In 1999, Mannocchi suddenly decided to adopt a second child, her son Abu, from Sierra Leone. After being particularly struck by an article about the increasingly dangerous war that was occurring then, she decided to go online and look at images. “One of the first things I pulled up was a picture of children, and I fell in love with this little boy. I thought I [was finished] adopting after my daughter, but when I saw him, I fell in love and knew I needed to have him,” Mannocchi said.
This decision marked the beginning of a long journey filled with tedious paperwork. When Mannocchi got word that the orphanage in Sierra Leone had been bombed, she and the four other families who were adopting decided to fly to Africa to retrieve the children, not knowing how much trauma they had sustained, nor that they had walked 90 kilometers to take refuge in Guinea. Mannocchi took Jackie with her. “It really became quite an adventure,” she said. After two weeks, she was able to leave with Abu, although it would take him two years really warm up to her and see her as a mother.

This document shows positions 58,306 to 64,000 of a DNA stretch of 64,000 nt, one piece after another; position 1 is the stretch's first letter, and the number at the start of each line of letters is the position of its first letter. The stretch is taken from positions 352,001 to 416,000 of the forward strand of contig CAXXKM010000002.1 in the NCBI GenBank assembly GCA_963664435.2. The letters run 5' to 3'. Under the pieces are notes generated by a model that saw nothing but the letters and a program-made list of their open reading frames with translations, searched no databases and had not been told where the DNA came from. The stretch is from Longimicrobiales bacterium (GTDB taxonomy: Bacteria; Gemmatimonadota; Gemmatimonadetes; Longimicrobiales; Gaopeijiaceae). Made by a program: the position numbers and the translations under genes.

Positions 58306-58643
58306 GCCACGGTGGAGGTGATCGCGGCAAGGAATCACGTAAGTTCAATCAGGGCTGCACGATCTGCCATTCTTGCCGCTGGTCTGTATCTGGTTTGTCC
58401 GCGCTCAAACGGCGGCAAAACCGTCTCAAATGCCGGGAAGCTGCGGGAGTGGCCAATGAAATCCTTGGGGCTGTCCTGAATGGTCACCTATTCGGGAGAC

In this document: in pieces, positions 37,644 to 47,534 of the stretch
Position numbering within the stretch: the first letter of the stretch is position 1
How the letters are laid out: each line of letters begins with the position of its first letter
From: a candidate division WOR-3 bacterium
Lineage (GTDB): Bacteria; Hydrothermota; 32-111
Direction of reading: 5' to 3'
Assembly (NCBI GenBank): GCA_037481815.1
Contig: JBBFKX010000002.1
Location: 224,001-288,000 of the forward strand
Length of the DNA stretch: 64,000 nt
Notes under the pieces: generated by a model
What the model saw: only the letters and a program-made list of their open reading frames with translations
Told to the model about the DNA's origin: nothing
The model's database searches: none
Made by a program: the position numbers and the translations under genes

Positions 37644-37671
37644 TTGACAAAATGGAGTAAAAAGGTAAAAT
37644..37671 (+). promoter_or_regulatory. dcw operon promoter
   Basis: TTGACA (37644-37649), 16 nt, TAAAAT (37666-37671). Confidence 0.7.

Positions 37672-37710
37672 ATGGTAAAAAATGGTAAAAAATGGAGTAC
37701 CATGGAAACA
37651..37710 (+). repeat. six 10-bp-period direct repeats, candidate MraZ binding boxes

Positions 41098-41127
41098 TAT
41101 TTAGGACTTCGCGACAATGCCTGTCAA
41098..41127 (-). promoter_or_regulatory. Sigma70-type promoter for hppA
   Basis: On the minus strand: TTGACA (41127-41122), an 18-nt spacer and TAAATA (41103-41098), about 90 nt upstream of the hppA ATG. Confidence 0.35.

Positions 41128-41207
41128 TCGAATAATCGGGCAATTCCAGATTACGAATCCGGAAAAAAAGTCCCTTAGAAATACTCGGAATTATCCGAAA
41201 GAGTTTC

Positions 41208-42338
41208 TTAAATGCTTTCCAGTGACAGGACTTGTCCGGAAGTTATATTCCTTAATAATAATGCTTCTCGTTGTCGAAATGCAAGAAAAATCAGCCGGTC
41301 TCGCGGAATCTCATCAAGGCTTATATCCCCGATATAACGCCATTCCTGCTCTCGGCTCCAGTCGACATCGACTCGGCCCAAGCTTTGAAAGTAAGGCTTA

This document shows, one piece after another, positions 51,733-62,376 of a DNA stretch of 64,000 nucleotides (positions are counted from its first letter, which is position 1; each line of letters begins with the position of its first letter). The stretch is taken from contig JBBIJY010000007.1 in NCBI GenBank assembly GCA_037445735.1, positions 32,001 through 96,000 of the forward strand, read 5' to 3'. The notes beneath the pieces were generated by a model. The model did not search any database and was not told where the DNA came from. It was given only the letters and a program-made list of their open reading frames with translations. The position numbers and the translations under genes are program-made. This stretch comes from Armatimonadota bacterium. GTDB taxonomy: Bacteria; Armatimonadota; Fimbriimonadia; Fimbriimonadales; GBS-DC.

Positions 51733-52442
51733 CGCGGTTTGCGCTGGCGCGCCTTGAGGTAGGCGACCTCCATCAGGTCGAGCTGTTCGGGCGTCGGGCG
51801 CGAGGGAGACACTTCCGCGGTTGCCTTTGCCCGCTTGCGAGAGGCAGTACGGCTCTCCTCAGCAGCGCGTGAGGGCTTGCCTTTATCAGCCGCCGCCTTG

In 2002, Mannocchi was diagnosed with breast cancer. In order to cope with her condition, she met with groups of people battling cancer who would discuss their stories and responses to treatments. Her chemotherapy proved extremely debilitating. “I was so upset. I couldn’t read, I couldn’t watch movies, I couldn’t do anything,” Mannocchi recalled. However, after an amazing recovery, Mannocchi is now able to see life differently: “Adopting my kids and having breast cancer turned [me] around. It really transforms you. Now I’m able to live every day to the fullest.”